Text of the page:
By Suzanne Stevenson
When I started my undergraduate degree in biology, I was looking for a job that was different every day. I was also looking for something I was passionate about, and I always loved being outside. Getting further into my career, the constant challenges and range of required skillsets is what I really value about the field.
I certainly loved the adventure of fieldwork, especially being able to move around and see different places. I worked sampling whitebark pine trees across Montana and Wyoming, capturing game birds in farmers’ fields in Kansas, following cougars around west-central Alberta, and wrestling with deer up in the Kakwa. I think for many people that’s the exciting draw, getting to go out and follow around animals or collect samples. There’s a huge sense of personal triumph after completing a long, hard shift with stuck trucks, quads that won’t start, or when things just don’t go according to plan. The problem solving is endless.
I worked shorter term contracts for about three years. Partially because it’s the easiest work to get, but also because there’s also a ton of pressure to build your resume and get experience in every possible discipline of biology. I eventually started to see the appeal of settling in with one company so I could start building bigger projects, instead of just participating in the field component. I dealt with a little bit of burn out from moving all the time and from constantly applying to jobs. There’s a lack of security in where your next paycheck might come from. This transitional point of my career was when I seriously considered changing fields. I didn’t see opportunities for the long-term positions I was looking for, I wanted some stability and to get away from the chaos.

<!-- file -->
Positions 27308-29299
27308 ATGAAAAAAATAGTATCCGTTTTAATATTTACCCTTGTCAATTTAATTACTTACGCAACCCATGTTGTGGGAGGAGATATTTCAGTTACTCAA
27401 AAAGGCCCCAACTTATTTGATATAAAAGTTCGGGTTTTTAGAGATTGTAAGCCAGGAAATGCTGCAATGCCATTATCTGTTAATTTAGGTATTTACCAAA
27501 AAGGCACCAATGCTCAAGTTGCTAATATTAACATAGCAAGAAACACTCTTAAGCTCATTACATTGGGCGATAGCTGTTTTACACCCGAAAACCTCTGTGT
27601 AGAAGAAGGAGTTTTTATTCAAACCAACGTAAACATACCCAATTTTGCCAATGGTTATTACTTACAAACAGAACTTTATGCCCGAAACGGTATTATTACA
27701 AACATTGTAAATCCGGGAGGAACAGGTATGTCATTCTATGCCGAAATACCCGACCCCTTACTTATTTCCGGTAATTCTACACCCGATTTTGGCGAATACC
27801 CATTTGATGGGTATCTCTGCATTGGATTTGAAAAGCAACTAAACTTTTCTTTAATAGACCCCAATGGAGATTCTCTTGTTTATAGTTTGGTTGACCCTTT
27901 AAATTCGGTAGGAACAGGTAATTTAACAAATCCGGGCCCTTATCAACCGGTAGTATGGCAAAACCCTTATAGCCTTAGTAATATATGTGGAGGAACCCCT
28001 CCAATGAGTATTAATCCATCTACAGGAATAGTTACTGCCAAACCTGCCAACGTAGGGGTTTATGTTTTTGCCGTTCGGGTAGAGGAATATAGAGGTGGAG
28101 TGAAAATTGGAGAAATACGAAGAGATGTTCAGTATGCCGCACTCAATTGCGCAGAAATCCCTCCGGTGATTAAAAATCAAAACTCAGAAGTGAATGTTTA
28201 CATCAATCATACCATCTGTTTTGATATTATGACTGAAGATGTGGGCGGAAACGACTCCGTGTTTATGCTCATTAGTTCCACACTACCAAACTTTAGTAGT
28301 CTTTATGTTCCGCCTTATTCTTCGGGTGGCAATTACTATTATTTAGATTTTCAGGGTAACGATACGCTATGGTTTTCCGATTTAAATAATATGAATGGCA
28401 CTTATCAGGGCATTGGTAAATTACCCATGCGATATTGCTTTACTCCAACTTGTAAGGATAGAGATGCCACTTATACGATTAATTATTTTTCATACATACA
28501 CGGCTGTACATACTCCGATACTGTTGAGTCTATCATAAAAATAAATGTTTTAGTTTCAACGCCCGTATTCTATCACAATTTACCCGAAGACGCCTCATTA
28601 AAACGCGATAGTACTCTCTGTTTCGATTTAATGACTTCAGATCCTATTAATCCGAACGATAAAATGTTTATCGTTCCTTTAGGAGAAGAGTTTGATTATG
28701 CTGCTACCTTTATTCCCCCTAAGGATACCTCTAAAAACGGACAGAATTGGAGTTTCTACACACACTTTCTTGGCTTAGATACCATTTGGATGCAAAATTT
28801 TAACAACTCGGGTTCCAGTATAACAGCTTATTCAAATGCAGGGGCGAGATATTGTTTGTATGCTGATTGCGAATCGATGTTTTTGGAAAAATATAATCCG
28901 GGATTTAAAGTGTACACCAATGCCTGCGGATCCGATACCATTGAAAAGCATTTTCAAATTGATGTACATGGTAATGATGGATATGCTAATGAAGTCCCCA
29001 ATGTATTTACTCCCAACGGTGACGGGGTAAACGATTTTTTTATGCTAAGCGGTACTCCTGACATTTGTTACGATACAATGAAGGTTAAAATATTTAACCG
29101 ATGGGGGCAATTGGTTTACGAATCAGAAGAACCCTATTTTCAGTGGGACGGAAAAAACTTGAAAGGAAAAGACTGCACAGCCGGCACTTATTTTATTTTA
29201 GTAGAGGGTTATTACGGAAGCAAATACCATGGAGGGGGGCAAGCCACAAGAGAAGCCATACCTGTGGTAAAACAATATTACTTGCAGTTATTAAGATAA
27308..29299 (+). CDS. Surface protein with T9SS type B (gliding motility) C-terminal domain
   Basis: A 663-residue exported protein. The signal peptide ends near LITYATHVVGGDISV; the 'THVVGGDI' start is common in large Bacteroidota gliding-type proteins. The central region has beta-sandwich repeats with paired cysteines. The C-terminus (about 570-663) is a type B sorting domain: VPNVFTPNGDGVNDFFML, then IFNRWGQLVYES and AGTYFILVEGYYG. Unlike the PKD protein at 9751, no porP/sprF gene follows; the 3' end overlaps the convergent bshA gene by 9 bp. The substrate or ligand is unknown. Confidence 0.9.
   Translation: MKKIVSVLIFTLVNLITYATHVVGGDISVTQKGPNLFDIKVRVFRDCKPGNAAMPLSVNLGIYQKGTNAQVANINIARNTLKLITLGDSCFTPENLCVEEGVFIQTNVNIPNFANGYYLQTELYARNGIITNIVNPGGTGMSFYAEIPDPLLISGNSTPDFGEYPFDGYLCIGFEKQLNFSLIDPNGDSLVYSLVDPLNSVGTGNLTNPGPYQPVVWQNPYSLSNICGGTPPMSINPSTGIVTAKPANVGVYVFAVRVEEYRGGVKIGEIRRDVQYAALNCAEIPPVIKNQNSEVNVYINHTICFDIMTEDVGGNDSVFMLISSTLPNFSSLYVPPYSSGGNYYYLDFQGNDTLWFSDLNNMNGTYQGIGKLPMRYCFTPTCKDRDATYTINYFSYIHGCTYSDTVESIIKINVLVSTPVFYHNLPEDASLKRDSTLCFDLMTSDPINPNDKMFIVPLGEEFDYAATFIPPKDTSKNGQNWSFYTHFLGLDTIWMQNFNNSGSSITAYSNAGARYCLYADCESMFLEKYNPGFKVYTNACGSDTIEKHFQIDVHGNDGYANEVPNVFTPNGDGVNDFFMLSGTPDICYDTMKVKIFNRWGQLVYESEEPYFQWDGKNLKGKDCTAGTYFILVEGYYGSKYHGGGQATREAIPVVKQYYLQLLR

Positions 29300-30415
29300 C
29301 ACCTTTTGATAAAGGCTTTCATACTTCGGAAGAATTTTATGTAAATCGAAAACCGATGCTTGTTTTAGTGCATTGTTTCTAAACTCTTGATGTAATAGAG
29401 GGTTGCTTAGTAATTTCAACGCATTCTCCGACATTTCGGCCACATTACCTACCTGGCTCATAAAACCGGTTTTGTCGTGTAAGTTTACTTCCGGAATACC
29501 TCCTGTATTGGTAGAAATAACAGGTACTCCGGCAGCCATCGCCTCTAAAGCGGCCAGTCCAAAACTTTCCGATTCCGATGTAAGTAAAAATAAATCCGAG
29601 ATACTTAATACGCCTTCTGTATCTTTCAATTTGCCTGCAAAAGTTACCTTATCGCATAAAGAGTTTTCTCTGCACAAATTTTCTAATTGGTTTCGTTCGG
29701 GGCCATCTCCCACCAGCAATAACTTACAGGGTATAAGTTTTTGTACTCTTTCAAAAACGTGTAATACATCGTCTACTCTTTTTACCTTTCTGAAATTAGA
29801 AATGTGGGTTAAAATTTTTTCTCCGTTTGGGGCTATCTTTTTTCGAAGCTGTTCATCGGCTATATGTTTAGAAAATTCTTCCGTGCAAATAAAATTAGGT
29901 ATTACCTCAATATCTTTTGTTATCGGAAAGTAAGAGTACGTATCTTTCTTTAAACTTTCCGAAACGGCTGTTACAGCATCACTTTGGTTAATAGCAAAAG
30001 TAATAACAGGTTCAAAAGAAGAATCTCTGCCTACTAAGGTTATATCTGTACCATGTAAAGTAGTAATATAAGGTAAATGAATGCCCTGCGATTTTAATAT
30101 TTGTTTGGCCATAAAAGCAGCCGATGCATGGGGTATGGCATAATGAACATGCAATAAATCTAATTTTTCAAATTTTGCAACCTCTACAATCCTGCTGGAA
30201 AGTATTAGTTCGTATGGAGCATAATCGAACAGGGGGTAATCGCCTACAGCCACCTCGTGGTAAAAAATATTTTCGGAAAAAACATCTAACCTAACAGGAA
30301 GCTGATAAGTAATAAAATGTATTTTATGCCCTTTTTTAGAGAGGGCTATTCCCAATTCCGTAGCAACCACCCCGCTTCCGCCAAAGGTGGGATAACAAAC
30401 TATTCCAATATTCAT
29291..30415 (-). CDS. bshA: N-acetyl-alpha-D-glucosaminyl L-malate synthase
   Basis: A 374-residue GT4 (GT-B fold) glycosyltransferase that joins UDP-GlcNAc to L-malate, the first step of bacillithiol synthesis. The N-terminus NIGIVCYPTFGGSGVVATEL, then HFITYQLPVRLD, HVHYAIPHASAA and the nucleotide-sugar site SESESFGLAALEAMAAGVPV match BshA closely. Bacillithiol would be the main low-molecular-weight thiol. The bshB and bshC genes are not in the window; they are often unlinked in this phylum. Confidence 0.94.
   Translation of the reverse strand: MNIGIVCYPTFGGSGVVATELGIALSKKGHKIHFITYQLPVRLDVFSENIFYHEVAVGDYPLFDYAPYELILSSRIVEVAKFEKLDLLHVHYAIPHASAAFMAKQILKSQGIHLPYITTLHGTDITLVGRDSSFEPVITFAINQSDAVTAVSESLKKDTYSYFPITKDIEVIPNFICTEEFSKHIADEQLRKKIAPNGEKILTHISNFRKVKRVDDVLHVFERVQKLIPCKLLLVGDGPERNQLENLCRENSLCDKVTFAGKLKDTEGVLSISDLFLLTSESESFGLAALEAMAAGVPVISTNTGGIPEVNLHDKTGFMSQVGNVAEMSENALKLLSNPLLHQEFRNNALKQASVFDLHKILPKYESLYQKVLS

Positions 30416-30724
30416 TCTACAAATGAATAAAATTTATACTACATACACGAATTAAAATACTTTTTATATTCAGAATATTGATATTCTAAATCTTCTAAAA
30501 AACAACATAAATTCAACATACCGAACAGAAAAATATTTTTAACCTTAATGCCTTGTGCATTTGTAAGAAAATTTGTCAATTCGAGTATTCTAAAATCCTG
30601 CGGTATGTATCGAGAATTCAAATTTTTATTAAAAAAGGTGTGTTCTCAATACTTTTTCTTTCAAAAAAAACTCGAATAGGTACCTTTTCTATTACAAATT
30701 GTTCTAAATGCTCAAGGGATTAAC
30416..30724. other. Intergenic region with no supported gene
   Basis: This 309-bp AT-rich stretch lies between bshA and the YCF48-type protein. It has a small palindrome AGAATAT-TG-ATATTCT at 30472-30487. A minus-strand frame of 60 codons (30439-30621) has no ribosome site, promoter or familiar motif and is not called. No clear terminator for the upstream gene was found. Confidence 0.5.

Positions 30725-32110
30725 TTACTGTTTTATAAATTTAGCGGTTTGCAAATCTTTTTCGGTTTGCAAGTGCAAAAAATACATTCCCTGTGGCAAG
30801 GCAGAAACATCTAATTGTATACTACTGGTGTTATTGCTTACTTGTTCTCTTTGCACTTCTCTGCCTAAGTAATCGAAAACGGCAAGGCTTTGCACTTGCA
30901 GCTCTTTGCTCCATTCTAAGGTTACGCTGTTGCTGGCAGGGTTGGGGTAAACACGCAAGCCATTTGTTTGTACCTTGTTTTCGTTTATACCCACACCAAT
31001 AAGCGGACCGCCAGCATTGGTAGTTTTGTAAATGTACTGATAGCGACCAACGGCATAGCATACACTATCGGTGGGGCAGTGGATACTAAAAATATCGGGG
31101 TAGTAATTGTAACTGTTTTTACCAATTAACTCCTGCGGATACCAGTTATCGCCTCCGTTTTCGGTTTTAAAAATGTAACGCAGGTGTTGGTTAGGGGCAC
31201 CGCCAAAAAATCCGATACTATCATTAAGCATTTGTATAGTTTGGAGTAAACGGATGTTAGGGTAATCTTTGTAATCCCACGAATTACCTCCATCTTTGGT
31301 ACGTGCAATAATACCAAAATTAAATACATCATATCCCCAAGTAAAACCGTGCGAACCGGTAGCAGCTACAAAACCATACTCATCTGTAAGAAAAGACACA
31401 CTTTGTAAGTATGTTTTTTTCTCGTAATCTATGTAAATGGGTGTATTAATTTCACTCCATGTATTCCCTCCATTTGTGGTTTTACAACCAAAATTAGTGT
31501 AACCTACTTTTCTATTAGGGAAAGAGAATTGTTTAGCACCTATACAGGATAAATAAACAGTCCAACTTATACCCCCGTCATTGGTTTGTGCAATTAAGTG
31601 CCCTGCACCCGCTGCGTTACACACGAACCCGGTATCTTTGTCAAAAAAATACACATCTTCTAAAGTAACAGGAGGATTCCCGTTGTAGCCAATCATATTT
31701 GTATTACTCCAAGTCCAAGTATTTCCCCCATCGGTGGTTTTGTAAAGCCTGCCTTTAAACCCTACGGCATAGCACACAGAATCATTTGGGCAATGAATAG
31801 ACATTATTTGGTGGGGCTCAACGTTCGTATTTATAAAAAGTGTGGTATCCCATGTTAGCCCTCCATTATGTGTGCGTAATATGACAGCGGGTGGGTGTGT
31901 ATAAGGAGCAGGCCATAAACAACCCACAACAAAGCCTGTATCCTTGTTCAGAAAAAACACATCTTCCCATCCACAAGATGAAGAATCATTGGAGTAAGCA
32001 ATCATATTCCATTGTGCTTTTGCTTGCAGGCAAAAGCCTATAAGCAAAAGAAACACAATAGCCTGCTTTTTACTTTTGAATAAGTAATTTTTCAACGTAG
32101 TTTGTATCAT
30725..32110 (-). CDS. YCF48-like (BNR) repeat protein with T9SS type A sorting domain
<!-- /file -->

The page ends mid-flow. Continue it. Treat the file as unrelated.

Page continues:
I don’t have a long list of advice for young women looking to get into the sciences. Probably the first piece would be just do it. I read once that “true confidence is being not afraid to fail”. I worked for someone early in my career who truly embodied that. She was never afraid to try, whether it was building a truck to nightlight birds from or working through a statistic course during a field season. I loved being around her and learning how she tackled problems.
I’ve had multiple mentors in my career who helped me believe I could succeed, because I’ve watched their success. Finding these mentors and being open to learning and advice is like free money. Building your network is especially important when you are switching jobs constantly, because you might not know your current boss well enough to feel comfortable asking for advice. There are some formal mentorship programs through the ASPB or PLT Canada, but there’s endless informal opportunities to meet biologists and learn from them.
My final piece of advice is to seek out, respect, and foster diversity in your workplace. The best crews have people from all different backgrounds bringing all different ideas and skills to meet the challenges moment by moment. That’s when it goes from being an ordeal and a job to an adventure that everyone can look back on with pride.